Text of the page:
Supplementary Figure 6a depicts a schematic of the experimental setup. A home-built Ti:sapphire laser amplifier with a repetition rate of 400 kHz delivers ultrashort 12-fs NIR pulses. The output of the beam is divided into three branches. A first part of the laser output is filtered by a bandpass filter with a center wavelength closed to the interband 1*s* A exciton transition in the WSe_{2} layer, and a bandwidth of 9 nm, resulting in 100-fs pulses. Another part of the laser pulse generates single-cycle MIR probe pulses via optical rectification in a GaSe or an LGS crystal (NOX1). The probe pulse propagates through the sample after a variable delay time *t*_{pp}. The electric field waveform of the MIR transient and any changes induced by the nonequilibrium polarization of the sample are fully resolved by electro-optic sampling utilizing a second nonlinear crystal (NOX2) and subsequent analysis of the field-induced polarization rotation of the gate pulse. Supplementary Figure 6b shows a typical MIR probe transient as a function of the electro-optic sampling time *t*_{eos}. The MIR probe pulse is centered at a frequency of 32 THz with a full-width at half-maximum of 18 THz (Supplementary Fig. 6c, black curve) and a spectral phase that is nearly flat (Supplementary Fig. 6c, blue curve). Using serial lock-in detection, we simultaneously record the pump-induced change Δ*E*(*t*_{eos}) and a reference *E*_{ref}(*t*_{eos}) of the MIR electric field as function of *t*_{eos}.

### Extracting the dielectric response function

To extract the pump-induced change of the dielectric function of our samples with ultrafast NIR pump-MIR probe spectroscopy, we use serial lock-in detection. Hereby, a first lock-in amplifier records the electro-optic signal of our MIR probe field. Due to the modulation of the optical pump, the transmitted MIR probe field varies by the pump-induced change \({{\Delta }}E( {t_{{\mathrm{eos}}},t_{{\mathrm{pp}}}} )\). This quantity is read out in a second lock-in amplifier at the modulation frequency of the pump. Simultaneously, the electro-optic signal is averaged in an analog low-pass to obtain a reference signal \(E_{{\mathrm{ref}}}( {t_{{\mathrm{eos}}}} ) = \frac{1}{2}( E_{{\mathrm{ex}}}( {t_{{\mathrm{eos}}},t_{{\mathrm{pp}}}} ) + E_{{\mathrm{eq}}}( {t_{{\mathrm{eos}}}} ))\), where \(E_{{\mathrm{eq}}}\left( {t_{{\mathrm{eos}}}} \right)\) is the signal after transmission through the sample in thermal equilibrium and \(E_{{\mathrm{ex}}}( {t_{{\mathrm{eos}}},t_{{\mathrm{pp}}}} ) = E_{{\mathrm{eq}}}( {t_{{\mathrm{eos}}}} ) + {{\Delta }}E( {t_{{\mathrm{eos}}},t_{{\mathrm{pp}}}} )\) is the signal after transmission through the excited sample at \(t_{{\mathrm{pp}}}\). From these quantities \(E_{{\mathrm{eq}}}\left( {t_{{\mathrm{eos}}}} \right)\) and \(E_{{\mathrm{ex}}}\left( {t_{{\mathrm{eos}}}} \right)\) are directly extracted. Subsequently, a Fourier transform for a fixed \(t_{{\mathrm{pp}}}\) yields \(E_{{\mathrm{eq}}}\left( \omega \right)\) and \(E_{{\mathrm{ex}}}( {\omega ,t_{{\mathrm{pp}}}} )\), which in turn provides us with the complex-valued field transfer coefficient of our layered structure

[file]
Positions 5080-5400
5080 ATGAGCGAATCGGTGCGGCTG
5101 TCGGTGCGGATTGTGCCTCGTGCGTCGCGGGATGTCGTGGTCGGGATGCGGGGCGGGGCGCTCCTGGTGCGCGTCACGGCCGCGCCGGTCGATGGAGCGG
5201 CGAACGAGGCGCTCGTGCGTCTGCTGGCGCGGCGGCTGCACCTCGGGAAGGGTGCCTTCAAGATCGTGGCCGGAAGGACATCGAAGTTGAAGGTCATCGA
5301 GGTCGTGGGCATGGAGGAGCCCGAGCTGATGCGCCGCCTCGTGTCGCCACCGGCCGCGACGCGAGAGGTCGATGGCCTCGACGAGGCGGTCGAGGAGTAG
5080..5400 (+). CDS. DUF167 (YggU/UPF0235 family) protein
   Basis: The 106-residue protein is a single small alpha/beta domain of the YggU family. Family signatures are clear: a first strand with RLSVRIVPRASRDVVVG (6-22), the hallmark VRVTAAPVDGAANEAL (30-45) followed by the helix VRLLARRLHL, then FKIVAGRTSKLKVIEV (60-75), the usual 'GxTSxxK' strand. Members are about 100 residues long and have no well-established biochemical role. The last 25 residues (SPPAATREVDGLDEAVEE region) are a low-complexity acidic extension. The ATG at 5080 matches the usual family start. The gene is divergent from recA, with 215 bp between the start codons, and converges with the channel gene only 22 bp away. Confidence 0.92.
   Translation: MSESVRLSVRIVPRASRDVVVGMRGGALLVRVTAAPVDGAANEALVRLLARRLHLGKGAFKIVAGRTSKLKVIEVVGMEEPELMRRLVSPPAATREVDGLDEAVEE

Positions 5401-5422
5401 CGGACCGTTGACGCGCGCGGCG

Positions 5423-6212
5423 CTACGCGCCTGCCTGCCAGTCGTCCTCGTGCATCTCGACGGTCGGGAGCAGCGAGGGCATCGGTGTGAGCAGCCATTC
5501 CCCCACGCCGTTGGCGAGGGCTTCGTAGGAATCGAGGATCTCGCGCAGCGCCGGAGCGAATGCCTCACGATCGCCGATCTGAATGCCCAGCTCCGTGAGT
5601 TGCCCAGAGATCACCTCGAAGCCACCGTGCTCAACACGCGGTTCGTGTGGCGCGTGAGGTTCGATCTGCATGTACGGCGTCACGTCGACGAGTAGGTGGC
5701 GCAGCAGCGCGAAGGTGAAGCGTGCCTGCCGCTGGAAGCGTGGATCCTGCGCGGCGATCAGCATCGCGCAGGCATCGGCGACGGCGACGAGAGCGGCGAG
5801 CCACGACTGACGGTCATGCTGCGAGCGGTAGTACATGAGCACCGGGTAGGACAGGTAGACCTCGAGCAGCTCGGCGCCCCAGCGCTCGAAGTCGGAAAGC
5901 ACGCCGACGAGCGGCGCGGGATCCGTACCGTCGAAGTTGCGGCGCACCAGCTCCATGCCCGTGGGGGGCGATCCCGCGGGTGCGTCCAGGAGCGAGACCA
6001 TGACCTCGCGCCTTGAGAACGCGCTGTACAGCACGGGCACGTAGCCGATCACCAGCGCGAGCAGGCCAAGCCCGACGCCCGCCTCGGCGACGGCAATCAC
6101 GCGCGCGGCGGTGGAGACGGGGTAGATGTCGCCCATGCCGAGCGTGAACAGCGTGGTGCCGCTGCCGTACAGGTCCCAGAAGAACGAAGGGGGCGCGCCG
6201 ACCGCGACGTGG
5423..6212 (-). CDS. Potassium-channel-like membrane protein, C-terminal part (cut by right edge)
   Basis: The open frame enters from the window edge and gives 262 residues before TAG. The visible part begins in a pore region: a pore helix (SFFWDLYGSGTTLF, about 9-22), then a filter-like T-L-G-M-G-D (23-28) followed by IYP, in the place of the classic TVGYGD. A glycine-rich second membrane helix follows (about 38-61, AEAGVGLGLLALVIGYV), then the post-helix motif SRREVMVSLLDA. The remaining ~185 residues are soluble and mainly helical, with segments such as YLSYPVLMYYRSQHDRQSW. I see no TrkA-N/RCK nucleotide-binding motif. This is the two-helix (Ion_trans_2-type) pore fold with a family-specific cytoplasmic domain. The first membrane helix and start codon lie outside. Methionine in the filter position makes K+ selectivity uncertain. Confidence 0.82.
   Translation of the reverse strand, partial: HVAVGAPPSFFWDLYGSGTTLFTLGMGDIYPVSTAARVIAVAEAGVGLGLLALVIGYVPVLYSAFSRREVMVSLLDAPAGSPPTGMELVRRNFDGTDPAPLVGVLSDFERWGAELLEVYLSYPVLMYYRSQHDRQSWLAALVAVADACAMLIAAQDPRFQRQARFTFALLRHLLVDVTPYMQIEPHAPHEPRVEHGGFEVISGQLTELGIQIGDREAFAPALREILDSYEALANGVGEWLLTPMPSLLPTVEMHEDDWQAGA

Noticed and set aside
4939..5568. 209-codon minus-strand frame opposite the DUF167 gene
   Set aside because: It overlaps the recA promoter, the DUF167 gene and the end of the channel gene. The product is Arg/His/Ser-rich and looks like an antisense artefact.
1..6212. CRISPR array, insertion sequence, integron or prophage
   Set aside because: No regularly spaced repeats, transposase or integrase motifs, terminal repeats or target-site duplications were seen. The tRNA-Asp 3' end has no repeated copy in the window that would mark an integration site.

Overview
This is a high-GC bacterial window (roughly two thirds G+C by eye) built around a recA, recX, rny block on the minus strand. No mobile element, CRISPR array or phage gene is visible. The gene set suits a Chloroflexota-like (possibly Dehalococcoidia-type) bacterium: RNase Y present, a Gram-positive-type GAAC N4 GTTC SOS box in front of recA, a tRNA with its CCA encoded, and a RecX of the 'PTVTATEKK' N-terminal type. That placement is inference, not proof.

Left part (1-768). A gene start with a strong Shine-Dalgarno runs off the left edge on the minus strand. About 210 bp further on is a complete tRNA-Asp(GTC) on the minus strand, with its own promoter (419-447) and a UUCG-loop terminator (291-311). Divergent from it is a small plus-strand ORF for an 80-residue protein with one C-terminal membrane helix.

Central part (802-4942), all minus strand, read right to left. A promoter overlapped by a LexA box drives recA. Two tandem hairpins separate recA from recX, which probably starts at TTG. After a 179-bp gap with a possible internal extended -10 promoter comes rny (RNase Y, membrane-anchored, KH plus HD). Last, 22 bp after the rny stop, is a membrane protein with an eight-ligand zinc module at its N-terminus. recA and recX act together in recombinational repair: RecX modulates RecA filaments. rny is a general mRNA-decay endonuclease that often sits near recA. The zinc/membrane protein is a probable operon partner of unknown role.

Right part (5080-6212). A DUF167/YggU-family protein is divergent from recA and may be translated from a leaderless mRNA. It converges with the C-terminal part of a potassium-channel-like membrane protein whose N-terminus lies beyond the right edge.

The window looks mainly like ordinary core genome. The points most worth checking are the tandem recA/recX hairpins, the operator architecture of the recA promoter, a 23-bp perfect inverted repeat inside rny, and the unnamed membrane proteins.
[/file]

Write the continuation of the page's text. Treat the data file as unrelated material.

where \(T_{{\mathrm{eq}}}\left( \omega \right)\) is the equilibrium field transmission coefficient and \(T_{{\mathrm{pi}}}( {\omega ,t_{{\mathrm{pp}}}} )\) denotes the pump-induced change thereof. These quantities are completely defined by the equilibrium dielectric function \(\varepsilon \left( \omega \right)\) and its pump-induced change \({{\Delta }}\varepsilon \left( {\omega ,t_{{\mathrm{pp}}}} \right)\). By using the established optical transfer-matrix formalism^{34}, we express the experimentally measured \(T_{{\mathrm{pr}}}( {\omega ,t_{{\mathrm{pp}}}} )\) with the dielectric function. Finally, we insert the known equilibrium dielectric function and numerically invert the optical transfer-matrix formalism to extract the coveted quantity \({{\Delta }}\varepsilon ( {\omega ,t_{{\mathrm{pp}}}} )\) discussed in the main text. Owing to the extremely thin sample thickness, challenges associated with Fabry–Perot resonances are unproblematic here and the inversion algorithm is especially stable and quantitatively reliable.

## Data availability

The datasets generated during and/or analyzed during the current study are available from the corresponding author on reasonable request to give guidance to the interested party.

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## Acknowledgements

We thank Martin Furthmeier for technical assistance, and Philipp Steinleitner, Philipp Nagler, Alexander Graf, and Anna Girnghuber for preliminary studies and discussions. This work was supported by the Deutsche Forschungsgemeinschaft (DFG) through Project ID 314695032—SFB 1277 (subproject A05) and project HU 1598/8. The Marburg group acknowledges funding from the European Union’s Horizon 2020 research and innovation program under grant agreement no. 881603 (Graphene Flagship) and the Deutsche Forschungsgemeinschaft (DFG) through SFB 1083 (subproject B9).

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The study was conceived by P.M., C.-K.Y., and R.H. and supervised by C.-K.Y., E.M., and R.H. P.M., C.-K.Y., M.L., and R.H. carried out the experiments, P.M., M.L., and I.H. prepared the heterostructures, and P.M., C.-K.Y., G.B., and E.M. carried out the theoretical modelling. All authors analyzed the data, discussed the results, and contributed to the writing of the manuscript.

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Merkl, P., Yong, CK., Liebich, M. *et al.* Proximity control of interlayer exciton-phonon hybridization in van der Waals heterostructures.
*Nat Commun* **12, **1719 (2021). https://doi.org/10.1038/s41467-021-21780-6